Last year an annual health survey of all 3,100 counties in the United States found Flagler to be the 14th healthiest in Florida. This year, Flagler jumped to ninth place. It had been a long-term goal of the Flagler Health Department to see the county break into the top 10. Health Officer Robert Snyder called the change in ranking a major accomplishment.
“We are delighted that Flagler County continues to move in the right direction from a health perspective,” Snyder said. “Our rankings for length of life improved relative to other counties, while our rankings for health behaviors and quality of life remained high with little change. These findings give us confidence that, as a community, we’ve made considerable progress since being ranked 27th five years ago. Most importantly, the data allows us to determine which behaviors and outcomes we need to address and improve going forward.”
Nevertheless, the higher ranking masks several poor health indicators with little or no improvement.
Some highlights: 8 percent of children were born with low birth weight, the same proportion as last year. Teen births are down to 21, from 23 last year. But sexually transmitted infections are up slightly, to 314, from 301 last year. Among adults, 16 percent smoke, same as last year, and 25 percent are obese, an increase from 24 percent last year, reflected in a 2-point increase in the 27 percent of the population that reported physical inactivity, even though 81 percent reported access to exercise opportunities (a decrease from last year’s 86 percent). Out of all the driving fatalities in the county, 31 percent involved alcohol, a decline from the 40 percent reported the previous year. The proportion is still higher than the Florida average of 25 percent. But those reporting excessive drinking remain at 17 percent.
The proportion of the uninsured is down to 15 percent, from 16 percent last year–and 27 percent before the Affordable Care Act kicked in. Flagler’s ratio of residents to primary care physicians is 2,010 to 1, exactly half the national average of 1,050 to 1. The ratio of residents to dentists is also alarmingly low, at 2,830 to 1, compared to a state average of 1,700 to 1. So is the ratio of mental health providers. (The full rankings are available here.) The 2019 rankings are based on data that may be a few years old.
Flagler ranks poorly in length of life and premature deaths, coming in 23rd in that category.
Specific health behaviors like obesity, smoking, better nutrition and physical inactivity that continue to trend higher than the state average and showed little improvement over the past year will be included in the 2019-2022 Community Health Improvement Plan, a community-focused document developed by the department and implemented in conjunction with community partners.
Carrie Baird, executive director for Flagler Cares who also facilitates both the Community Health Assessment and Community Health Improvement Plan for Flagler County, pointed to a few clinical care indicators that continue challenge area residents. “We need to keep making strides to ensure our community members have access to the medical health they need,” said Baird. “We need more physicians, we need more dentists, and, as we know all too well, we need many more mental health providers to keep up with demand.”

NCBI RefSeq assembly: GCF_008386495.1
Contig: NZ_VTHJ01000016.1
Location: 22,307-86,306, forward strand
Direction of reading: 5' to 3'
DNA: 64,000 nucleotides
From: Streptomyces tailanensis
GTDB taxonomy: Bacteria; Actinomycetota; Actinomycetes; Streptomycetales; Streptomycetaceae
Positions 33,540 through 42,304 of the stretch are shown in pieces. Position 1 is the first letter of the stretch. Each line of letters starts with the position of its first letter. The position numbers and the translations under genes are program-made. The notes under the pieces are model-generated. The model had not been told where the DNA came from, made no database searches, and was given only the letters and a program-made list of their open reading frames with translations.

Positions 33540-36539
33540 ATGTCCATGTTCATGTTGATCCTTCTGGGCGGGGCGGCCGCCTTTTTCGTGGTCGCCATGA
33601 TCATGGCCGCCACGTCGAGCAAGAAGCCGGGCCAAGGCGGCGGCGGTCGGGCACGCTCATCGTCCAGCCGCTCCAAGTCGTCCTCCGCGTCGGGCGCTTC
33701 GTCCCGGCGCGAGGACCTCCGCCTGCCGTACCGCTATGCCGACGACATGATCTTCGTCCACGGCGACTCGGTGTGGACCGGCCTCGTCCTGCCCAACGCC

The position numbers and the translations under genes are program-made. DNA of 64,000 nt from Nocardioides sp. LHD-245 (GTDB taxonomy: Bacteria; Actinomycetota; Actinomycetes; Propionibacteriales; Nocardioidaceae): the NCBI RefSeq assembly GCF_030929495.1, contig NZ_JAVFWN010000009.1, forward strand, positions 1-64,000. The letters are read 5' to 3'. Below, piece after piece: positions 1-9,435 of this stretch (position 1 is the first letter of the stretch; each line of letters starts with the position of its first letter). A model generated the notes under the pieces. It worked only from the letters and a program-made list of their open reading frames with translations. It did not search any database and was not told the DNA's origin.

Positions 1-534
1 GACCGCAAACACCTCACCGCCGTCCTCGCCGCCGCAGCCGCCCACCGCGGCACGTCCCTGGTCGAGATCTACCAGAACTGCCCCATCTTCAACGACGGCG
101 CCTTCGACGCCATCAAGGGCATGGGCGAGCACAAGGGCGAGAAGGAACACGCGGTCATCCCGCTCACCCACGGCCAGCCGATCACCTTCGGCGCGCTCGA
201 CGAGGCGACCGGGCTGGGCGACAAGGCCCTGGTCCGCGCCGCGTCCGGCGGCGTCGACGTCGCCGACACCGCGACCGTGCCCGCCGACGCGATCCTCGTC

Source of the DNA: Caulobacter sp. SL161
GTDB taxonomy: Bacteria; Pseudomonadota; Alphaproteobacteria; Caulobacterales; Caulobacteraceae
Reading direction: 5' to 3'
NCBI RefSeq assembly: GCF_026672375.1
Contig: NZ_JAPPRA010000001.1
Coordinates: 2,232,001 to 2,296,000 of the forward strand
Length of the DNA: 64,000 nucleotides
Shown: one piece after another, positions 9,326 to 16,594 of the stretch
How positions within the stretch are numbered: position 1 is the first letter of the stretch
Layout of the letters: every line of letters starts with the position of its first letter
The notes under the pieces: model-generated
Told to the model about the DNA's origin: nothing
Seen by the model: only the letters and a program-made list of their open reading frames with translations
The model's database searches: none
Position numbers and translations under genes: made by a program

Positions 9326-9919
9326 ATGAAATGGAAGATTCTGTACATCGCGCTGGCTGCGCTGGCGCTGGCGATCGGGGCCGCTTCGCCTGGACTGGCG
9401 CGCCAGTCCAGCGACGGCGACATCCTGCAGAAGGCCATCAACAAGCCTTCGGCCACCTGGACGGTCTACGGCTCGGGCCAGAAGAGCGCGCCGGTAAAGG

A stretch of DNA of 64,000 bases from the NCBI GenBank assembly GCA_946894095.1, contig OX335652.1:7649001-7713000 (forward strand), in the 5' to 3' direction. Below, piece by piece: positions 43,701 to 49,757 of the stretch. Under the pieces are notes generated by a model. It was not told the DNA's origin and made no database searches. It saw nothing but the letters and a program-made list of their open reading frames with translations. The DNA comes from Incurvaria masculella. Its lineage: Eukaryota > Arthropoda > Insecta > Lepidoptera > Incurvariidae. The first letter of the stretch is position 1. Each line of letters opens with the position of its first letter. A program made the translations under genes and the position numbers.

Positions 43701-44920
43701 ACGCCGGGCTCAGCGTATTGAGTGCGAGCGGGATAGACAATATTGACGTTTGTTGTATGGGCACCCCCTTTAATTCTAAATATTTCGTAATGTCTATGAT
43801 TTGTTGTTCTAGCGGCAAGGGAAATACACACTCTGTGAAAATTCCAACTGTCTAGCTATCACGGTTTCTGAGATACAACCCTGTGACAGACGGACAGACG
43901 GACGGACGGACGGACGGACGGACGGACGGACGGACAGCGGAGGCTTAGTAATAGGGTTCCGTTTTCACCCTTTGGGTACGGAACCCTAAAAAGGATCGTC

One of Flagler Cares’ committees, Flagler Lifeline, is focused on suicide prevention and sharing information about what few mental health resources do exist in the community.
“We want to make sure people who need mental health services are able to get help,” Baird said. “With help comes hope and Flagler Lifeline is doing what we can to change the conversation about suicide in our community.”
DOH-Flagler Medical Director Stephen Bickel referenced sexually transmitted infections as another key area of focus for Flagler, given that rates continue to track higher statewide and throughout the community.
“The local rate growth for sexually transmitted diseases is an issue that we continue to address through our clinics,” Bickel said. “STDs pose complex and daunting challenges for public health. There are many types, some more serious than others, and a lot of factors at work. The challenge is not only in treating patients when they present with STDs, but reaching the community at risk to educate and motivate them to adopt safe sex prevention practices. Clinicians, scientists, and educators are tackling these challenges on the local, state, and national levels to get this problem under control and we are hopeful for a meaningful breakthrough soon.”
Bickel described the health department’s approach to health as population-based, and to address local issues, the department has launched clinics to treat HIV, Hepatitis C, tuberculosis and Hepatitis A over the past few years. Most recently, the department introduced a diabetes self-management education program and diabetes prevention program to help patients manage and prevent the chronic disease.
“We are identifying needs and coming up with health solutions that support our residents today and in the future,” Bickel said. “We’re proud of the progress we make each year and resolve to continue improving health in Flagler County.”
The rankings are produced annually by the University of Wisconsin and the Robert Wood Johnson Foundation as snapshots of counties’ health and to underscore the importance of partnerships between various community agencies to continually improve outcomes. These rankings use data related to health behaviors (tobacco use, exercise, healthy eating), social and economic factors (income, education, employment), access to clinical care and physical environment, as influences on health.